According to The Nikkei Asian Review, Sony will spend 600 billion yen (US$5.34 billion) over the three years through fiscal 2020 on raising output of image sensors and other chips, positioning itself for the rise of automated-driving technology and the "internet of things."
The investment, representing a 30% increase in semiconductor capital spending over the previous three fiscal years, aims to lift production capacity by 20% to 30%.
The decision comes against the backdrop of recent strong earnings, including net profit nearly septupling in the year ended March 31. The company's standing forecast of operating profit declining in the current year through March 2019 will likely be brightened to an increase, thanks to growth in the six-month result due out Tuesday.
Image sensors serve as the "eyes" of connected devices, letting self-driving cars spot obstacles and automated stores detect customers' purchases. IC Insights sees the market for these vital components growing to $19 billion in 2022 from $12.5 billion in 2017.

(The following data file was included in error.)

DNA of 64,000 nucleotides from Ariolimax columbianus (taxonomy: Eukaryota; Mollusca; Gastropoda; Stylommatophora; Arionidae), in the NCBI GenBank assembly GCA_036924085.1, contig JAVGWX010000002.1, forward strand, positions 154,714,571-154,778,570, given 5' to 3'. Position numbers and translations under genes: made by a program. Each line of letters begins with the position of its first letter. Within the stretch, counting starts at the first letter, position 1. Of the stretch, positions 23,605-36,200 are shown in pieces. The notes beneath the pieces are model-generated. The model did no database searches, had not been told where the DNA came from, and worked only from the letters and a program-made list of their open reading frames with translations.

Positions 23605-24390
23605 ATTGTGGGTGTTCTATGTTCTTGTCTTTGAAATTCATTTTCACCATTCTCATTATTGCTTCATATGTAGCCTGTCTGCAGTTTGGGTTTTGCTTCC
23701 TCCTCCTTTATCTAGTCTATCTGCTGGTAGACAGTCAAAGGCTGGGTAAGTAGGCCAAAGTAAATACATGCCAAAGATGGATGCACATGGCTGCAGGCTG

Sony is the global leader in image sensors, commanding a 50% market share. It produces them in Japan, at factories located in Nagasaki, Kumamoto and Yamagata prefectures. Monthly production capacity for 300 mm wafers is around 100,000.
The planned investment will be used to improve efficiency and add new facilities. Sony's capital investment came to 460 billion yen in the three years leading up to this past March. While the company had planned for a similar scale investment in the following three years leading up to March 2021, it saw a need for a 100 billion yen increase to cater to increased demand.
Sony expects its sensors to find use in automated-driving systems, where reliability and durability are important, so it will first supply the devices to automakers for testing and other purposes. Although demand for use in smartphones is strong now, handset sales are not expected to grow significantly in volume terms. But the number of sensors in each phone is rising as high-end models use separate sensors for brightness and color in order to improve image quality, and a growing number of phones feature telephoto cameras.
Sony held a 52% share of the image sensor market in 2017, according to IHS Markit. Second-place Samsung Electronics controlled 19%, with the gap between them widening 8 percentage points from 2016. With an eye toward tapping demand by continuing to invest aggressively, Sony intends to decide the timing of the investment based on market conditions, including the possibility that shipments to China for use in smartphones will drop in the near term.
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